Integration of Gender into the Curriculum of Mozambique’s Defense Forces

Author(s): Cecília Sibambo
Final project
Year of publication:
Gender, Peace and Security
Number of pages:
Supervisors: Pétur Waldorff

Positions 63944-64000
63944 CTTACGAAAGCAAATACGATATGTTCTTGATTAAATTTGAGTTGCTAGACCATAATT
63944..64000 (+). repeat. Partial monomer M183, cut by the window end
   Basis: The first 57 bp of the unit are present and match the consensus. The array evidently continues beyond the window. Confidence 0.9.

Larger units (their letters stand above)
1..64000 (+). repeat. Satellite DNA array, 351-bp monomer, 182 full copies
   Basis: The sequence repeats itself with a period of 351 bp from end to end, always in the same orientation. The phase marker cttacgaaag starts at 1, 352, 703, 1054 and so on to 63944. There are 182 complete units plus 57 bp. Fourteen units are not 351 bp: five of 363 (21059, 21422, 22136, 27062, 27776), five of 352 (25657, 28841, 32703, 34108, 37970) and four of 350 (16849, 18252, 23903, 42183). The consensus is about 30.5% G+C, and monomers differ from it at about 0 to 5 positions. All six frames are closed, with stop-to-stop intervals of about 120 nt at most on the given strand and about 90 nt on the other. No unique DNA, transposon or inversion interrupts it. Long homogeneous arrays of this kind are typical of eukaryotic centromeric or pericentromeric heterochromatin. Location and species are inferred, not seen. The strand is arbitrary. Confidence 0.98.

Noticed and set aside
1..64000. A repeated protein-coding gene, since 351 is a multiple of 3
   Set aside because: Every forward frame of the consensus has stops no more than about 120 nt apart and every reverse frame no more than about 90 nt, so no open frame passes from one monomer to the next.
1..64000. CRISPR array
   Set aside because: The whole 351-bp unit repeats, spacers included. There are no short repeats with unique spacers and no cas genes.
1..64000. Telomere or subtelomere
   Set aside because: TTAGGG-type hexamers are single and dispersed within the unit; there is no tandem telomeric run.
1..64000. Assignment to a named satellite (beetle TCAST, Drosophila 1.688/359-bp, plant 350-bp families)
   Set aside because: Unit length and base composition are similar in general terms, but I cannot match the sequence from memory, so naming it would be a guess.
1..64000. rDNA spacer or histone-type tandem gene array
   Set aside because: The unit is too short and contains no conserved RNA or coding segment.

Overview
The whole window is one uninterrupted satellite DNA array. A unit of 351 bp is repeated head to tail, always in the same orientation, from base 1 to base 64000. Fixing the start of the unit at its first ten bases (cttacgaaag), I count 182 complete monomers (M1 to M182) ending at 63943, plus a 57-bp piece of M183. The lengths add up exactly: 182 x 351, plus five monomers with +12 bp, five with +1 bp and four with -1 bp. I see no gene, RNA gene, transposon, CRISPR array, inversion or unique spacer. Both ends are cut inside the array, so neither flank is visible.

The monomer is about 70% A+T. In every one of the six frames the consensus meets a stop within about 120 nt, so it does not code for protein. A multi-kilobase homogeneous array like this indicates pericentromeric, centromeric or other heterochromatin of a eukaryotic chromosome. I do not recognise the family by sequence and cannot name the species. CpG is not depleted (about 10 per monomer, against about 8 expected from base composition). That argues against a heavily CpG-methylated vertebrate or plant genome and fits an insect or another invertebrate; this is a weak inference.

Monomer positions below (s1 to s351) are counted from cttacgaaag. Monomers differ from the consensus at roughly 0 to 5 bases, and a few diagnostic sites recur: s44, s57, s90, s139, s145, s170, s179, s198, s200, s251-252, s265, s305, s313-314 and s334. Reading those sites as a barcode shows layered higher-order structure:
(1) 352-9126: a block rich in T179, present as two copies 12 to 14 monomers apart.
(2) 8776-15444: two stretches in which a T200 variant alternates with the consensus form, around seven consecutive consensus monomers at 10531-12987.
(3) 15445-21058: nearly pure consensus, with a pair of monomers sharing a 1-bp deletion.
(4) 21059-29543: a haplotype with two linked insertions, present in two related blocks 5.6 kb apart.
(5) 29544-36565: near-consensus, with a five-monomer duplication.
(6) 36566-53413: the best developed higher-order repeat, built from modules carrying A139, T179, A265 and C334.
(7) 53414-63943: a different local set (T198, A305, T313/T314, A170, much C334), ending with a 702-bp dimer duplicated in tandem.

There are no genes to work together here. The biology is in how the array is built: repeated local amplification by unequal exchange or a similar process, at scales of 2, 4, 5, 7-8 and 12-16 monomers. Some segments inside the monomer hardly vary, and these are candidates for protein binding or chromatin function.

Resolution 1325, the UN’s landmark resolution on Women, Peace and Security, reaffirms the important role of women in the prevention and resolution of conflicts, peace negotiations and in post-conflict reconstruction. Statistics show that when women are included in peace processes, there is a 20% increase in the likelihood of an agreement lasting, at least, two years and a 35% increase in the likelihood of a deal lasting for 15 years. Women are, however, greatly underrepresented, being only 2% of principal mediators, 4% of witnesses and signatories, and 9% of negotiators in peace processes between 1992 and 2011. This research paper stresses the importance of equal gender participation in the maintenance and promotion of peace and security and suggests that for the traditionally male-dominated defense sector to achieve gender equality, change must happen at the initial stage of education. Thus, this paper elaborates and puts forward a new mandatory curriculum with lessons on gender, peace and security to be adopted in the various schools of the armed forces of Mozambique for all new recruits — men and women alike.